Other professional associations and coaching schools use the designation MCC to indicate the highest level of achievement and we are proud to join them in an effort to make MCC internationally recognized as a designation of coaching excellence. As some of our coaches already hold this designation from the ICF or other bodies, we are suggesting that MCC (IAC) is the most appropriate format when adding this to your credentials.
We are all constantly moving and changing on the path to coaching mastery, and the IAC is committed to continuing to blaze new trails, clear the path and light the way in support of the journey of each member.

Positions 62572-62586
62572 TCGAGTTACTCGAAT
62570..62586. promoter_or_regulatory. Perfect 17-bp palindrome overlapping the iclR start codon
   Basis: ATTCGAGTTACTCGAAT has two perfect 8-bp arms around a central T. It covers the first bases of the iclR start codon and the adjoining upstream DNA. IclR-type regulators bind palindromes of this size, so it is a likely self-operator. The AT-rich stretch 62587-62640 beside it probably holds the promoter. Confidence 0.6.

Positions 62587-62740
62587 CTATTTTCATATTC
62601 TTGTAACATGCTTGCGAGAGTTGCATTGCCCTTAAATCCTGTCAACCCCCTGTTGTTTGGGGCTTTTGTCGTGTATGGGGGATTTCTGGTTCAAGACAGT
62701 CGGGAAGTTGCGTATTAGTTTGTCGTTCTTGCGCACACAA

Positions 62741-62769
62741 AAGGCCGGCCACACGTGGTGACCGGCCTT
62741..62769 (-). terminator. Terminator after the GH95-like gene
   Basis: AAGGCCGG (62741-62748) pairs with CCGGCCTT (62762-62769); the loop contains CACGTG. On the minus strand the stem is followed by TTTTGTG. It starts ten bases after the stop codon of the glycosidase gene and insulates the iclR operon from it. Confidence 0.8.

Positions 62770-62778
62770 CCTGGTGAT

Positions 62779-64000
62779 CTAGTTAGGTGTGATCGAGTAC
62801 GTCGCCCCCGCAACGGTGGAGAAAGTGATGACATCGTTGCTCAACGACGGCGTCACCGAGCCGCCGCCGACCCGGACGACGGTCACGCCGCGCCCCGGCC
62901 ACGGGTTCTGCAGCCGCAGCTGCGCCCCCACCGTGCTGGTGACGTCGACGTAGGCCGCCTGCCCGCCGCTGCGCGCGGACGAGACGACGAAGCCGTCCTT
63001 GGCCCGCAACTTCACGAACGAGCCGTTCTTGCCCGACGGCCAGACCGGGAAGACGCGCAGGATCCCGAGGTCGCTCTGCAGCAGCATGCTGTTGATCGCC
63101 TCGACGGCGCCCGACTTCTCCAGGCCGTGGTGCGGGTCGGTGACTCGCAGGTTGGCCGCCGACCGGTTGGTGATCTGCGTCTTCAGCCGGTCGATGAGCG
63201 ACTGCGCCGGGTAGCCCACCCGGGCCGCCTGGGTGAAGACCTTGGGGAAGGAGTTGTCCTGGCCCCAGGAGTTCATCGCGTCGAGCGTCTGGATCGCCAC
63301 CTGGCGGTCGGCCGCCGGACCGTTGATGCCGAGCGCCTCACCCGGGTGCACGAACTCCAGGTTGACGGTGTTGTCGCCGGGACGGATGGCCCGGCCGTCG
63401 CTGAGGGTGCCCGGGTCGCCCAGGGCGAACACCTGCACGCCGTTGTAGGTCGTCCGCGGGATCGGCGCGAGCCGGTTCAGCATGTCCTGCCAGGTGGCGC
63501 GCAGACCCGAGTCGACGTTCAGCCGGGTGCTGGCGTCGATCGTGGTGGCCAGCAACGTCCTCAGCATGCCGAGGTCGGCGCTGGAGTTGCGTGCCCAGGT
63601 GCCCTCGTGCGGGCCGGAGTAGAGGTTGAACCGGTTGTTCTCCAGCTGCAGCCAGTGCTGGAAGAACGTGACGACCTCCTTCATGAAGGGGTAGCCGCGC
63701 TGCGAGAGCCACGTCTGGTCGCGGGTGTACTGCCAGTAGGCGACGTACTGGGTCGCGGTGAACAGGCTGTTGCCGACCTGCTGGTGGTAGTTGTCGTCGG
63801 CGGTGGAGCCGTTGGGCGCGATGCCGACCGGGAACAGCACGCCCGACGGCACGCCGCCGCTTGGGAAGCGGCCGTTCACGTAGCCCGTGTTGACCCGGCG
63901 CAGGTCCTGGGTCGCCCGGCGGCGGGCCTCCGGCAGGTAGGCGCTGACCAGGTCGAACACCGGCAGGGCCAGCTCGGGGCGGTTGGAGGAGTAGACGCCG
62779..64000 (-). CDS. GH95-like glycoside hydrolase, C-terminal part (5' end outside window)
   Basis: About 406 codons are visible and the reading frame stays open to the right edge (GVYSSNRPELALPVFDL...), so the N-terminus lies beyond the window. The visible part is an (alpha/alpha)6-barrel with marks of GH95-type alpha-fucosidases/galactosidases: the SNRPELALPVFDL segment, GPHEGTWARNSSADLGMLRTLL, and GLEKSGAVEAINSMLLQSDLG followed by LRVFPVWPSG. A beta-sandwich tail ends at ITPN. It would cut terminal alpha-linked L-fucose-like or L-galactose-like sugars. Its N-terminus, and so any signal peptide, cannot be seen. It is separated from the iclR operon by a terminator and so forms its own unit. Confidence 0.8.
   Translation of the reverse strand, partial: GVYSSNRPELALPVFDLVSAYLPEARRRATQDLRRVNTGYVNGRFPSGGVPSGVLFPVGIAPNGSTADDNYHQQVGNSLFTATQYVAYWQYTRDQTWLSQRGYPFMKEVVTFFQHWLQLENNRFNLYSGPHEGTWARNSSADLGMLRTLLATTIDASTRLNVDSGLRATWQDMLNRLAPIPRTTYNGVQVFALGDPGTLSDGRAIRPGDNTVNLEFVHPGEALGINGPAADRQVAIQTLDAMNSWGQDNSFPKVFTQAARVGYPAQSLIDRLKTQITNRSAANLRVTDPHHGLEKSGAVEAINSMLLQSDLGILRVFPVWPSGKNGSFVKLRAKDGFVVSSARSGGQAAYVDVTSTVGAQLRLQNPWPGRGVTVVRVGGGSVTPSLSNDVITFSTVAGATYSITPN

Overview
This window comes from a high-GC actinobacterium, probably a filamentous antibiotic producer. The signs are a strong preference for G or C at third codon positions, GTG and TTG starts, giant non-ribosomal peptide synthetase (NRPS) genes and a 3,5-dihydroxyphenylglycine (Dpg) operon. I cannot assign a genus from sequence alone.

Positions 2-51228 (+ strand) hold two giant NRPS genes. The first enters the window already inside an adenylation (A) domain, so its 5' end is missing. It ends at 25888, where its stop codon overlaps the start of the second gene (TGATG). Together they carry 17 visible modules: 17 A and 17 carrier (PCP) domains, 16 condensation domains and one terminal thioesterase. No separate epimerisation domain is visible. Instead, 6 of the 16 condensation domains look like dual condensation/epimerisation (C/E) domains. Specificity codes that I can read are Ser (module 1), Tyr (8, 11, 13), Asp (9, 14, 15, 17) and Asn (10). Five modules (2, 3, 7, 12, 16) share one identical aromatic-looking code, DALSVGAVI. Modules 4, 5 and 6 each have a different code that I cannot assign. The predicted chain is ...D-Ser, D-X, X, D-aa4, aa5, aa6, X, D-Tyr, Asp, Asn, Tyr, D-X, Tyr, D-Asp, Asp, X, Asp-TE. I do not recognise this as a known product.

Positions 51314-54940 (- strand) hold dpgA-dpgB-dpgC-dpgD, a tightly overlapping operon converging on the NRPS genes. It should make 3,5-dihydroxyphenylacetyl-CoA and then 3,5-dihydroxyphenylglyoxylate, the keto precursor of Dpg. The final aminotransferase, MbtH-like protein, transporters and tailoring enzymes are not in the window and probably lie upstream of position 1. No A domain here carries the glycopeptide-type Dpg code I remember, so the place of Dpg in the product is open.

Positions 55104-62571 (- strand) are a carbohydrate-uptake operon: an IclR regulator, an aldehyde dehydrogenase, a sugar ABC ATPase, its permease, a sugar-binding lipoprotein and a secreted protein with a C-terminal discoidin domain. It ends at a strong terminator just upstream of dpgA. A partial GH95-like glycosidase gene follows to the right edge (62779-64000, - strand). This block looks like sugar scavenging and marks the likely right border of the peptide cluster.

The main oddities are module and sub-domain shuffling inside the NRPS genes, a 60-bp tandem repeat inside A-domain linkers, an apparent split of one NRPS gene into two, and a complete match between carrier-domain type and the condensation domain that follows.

With warm wishes for your success,
Susan R. Meyer, MCC (IAC) is President of Susan R. Meyer, Coaching and Consulting and of Life-Work Coach. She provides personal and executive coaching and facilitates seminars on topics including life planning, emotional intelligence, leadership development, communication, and coaching skills for managers. www.susanrmeyer.com.
As part of your IAC membership, you’re entitled to receive coaching, mentoring or supervision. We’ve pre-purchased your entry into a reciprocal peer coaching, mentoring and supervision round by partnering with ReciproCoach.
Be quick! The next round is starting soon!
If we stop and take a look at how the IAC got where we are today, we see much to do with volunteers. The IAC's current capacity is largely based on the efforts of volunteers working around the world who add value to the profession and pave pathways for coaches' personal and business development.